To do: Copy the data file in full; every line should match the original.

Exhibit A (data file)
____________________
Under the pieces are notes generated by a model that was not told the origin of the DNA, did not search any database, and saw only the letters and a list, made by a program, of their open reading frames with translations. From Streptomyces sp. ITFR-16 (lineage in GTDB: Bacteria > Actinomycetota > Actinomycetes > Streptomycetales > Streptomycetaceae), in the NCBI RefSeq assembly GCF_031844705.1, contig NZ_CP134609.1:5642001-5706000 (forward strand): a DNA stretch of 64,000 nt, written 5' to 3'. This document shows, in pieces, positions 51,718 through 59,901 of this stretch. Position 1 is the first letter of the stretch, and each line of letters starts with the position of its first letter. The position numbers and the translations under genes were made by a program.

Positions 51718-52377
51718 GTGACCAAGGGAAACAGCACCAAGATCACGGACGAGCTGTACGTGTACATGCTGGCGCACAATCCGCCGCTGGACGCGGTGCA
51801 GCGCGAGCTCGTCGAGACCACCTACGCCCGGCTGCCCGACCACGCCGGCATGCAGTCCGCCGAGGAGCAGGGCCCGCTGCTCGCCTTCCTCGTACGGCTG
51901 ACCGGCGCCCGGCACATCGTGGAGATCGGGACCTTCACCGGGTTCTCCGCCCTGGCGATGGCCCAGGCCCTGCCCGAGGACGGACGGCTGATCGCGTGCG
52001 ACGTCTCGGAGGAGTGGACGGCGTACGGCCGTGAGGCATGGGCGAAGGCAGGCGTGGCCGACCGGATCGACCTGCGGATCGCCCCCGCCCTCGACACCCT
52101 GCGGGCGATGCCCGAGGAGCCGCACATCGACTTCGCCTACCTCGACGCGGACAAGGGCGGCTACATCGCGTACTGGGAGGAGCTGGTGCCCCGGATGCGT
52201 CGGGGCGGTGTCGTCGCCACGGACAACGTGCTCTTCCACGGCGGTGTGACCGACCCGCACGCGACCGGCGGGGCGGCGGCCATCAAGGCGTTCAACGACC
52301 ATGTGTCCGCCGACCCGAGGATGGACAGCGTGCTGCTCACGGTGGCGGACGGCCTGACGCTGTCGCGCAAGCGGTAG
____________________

Under the pieces are notes generated by a model that was not told the origin of the DNA, did not search any database, and saw only the letters and a list, made by a program, of their open reading frames with translations. From Streptomyces sp. ITFR-16 (lineage in GTDB: Bacteria > Actinomycetota > Actinomycetes > Streptomycetales > Streptomycetaceae), in the NCBI RefSeq assembly GCF_031844705.1, contig NZ_CP134609.1:5642001-5706000 (forward strand): a DNA stretch of 64,000 nt, written 5' to 3'. This document shows, in pieces, positions 51,718 through 59,901 of this stretch. Position 1 is the first letter of the stretch, and each line of letters starts with the position of its first letter. The position numbers and the translations under genes were made by a program.

Positions 51718-52377
51718 GTGACCAAGGGAAACAGCACCAAGATCACGGACGAGCTGTACGTGTACATGCTGGCGCACAATCCGCCGCTGGACGCGGTGCA
51801 GCGCGAGCTCGTCGAGACCACCTACGCCCGGCTGCCCGACCACGCCGGCATGCAGTCCGCCGAGGAGCAGGGCCCGCTGCTCGCCTTCCTCGTACGGCTG
51901 ACCGGCGCCCGGCACATCGTGGAGATCGGGACCTTCACCGGGTTCTCCGCCCTGGCGATGGCCCAGGCCCTGCCCGAGGACGGACGGCTGATCGCGTGCG
52001 ACGTCTCGGAGGAGTGGACGGCGTACGGCCGTGAGGCATGGGCGAAGGCAGGCGTGGCCGACCGGATCGACCTGCGGATCGCCCCCGCCCTCGACACCCT
52101 GCGGGCGATGCCCGAGGAGCCGCACATCGACTTCGCCTACCTCGACGCGGACAAGGGCGGCTACATCGCGTACTGGGAGGAGCTGGTGCCCCGGATGCGT
52201 CGGGGCGGTGTCGTCGCCACGGACAACGTGCTCTTCCACGGCGGTGTGACCGACCCGCACGCGACCGGCGGGGCGGCGGCCATCAAGGCGTTCAACGACC
52301 ATGTGTCCGCCGACCCGAGGATGGACAGCGTGCTGCTCACGGTGGCGGACGGCCTGACGCTGTCGCGCAAGCGGTAG